"One thing about me is I love to compete," Gates told U-T San Diego. "I want the ball. It's not a selfish act. It's more so I think I can help us win in certain situations and certain areas, particularly in man coverage. That's the competitive nature I've had in this league since I got to San Diego.
"For me, to put in all this work in all these years and have the opportunity to play and say I don't want to play, I don't know where people got that from. It was probably a misquote or a misunderstanding," Gates said. " ... I ain't asking to play less. Every time I'm in a game, I feel like I have the opportunity to make a play. Why would I want to be on the sideline? That defeats the purpose. The only way you can contribute is by being in the game."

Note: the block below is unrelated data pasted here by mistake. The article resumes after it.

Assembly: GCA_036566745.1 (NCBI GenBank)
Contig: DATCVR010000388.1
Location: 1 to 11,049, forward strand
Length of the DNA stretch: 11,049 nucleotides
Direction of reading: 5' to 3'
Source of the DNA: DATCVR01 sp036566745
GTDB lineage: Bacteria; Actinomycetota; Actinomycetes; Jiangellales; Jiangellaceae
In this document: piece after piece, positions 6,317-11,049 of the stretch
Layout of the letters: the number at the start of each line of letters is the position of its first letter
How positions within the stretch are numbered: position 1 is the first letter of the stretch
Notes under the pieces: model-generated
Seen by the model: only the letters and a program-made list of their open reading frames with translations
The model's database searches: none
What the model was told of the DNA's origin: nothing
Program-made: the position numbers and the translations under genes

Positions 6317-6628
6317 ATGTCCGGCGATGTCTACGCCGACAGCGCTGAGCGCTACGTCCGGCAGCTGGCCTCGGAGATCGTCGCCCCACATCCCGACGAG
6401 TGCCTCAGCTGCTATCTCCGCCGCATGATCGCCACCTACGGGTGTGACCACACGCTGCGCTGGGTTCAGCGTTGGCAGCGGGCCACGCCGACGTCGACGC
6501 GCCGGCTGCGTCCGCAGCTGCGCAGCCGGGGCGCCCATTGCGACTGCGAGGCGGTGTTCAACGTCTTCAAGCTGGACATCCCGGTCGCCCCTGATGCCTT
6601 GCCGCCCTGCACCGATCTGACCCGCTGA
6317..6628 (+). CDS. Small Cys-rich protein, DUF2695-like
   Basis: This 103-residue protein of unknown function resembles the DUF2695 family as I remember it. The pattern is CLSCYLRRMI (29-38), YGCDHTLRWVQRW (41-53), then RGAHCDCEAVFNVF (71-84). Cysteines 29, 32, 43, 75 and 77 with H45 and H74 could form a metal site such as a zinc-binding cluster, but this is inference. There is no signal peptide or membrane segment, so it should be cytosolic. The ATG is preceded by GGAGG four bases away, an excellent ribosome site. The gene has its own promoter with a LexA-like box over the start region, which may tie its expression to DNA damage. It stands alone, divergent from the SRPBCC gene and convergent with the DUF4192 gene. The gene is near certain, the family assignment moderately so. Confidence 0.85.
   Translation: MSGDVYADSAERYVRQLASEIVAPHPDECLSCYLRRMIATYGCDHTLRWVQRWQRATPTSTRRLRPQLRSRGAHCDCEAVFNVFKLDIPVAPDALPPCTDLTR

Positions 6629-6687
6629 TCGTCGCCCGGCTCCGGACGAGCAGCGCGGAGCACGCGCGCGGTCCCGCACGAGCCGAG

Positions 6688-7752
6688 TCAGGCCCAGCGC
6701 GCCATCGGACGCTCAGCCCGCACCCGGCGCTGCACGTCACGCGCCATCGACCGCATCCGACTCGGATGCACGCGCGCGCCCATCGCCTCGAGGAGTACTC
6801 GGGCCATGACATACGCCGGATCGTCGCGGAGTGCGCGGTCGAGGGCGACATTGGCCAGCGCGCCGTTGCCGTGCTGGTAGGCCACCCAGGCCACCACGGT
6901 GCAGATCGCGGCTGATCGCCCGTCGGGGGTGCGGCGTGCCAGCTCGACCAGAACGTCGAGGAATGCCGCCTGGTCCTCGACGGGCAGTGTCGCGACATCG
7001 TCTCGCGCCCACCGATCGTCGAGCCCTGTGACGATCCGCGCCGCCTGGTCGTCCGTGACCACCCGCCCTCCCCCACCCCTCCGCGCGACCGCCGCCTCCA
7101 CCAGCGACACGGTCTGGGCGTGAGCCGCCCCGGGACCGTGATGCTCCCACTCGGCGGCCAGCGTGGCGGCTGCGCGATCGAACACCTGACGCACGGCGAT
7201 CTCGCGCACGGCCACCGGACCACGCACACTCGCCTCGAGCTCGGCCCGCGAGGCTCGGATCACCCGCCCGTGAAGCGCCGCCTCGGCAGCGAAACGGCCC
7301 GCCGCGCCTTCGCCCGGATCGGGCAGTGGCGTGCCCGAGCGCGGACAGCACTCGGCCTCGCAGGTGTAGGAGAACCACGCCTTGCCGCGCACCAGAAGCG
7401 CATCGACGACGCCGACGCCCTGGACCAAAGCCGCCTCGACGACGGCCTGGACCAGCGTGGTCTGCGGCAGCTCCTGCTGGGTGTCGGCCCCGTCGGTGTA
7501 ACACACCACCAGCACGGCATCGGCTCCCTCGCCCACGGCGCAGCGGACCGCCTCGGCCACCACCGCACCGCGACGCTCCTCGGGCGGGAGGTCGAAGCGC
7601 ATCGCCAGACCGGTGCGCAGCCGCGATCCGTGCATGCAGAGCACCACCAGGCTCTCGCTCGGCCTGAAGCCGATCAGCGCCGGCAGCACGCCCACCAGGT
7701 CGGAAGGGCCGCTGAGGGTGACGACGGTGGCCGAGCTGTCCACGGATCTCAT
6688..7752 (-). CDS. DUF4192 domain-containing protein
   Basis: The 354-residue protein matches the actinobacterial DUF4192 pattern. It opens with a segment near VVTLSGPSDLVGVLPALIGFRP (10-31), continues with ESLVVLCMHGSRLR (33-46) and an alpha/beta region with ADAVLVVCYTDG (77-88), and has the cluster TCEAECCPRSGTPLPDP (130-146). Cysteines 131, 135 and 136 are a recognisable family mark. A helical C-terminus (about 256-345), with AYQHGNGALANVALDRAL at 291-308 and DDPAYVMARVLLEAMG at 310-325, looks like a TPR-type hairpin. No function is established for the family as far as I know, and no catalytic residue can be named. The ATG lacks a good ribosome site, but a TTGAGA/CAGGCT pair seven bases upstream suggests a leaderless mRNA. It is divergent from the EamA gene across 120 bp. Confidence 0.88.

Gates actually saw a lesser role last season, playing 787 snaps after logging 996 the previous campaign. Still, only 16 tight ends saw more playing time in 2014, something we expect the Chargers to manage come September.
Embarking on his 13th NFL season, Gates is in the final year of his contract, but he told Around The NFL last August that he shouldn't be viewed as other players his age. Having never played college football, Gates argued that his body has taken less of a toll than his peers.
The more-snaps-less-snaps conversation is the stuff of April. Most of these hazy offseason narratives melt away when the real games begin, the injuries mount and teams like the Chargers are forced to turn to their most dependable characters.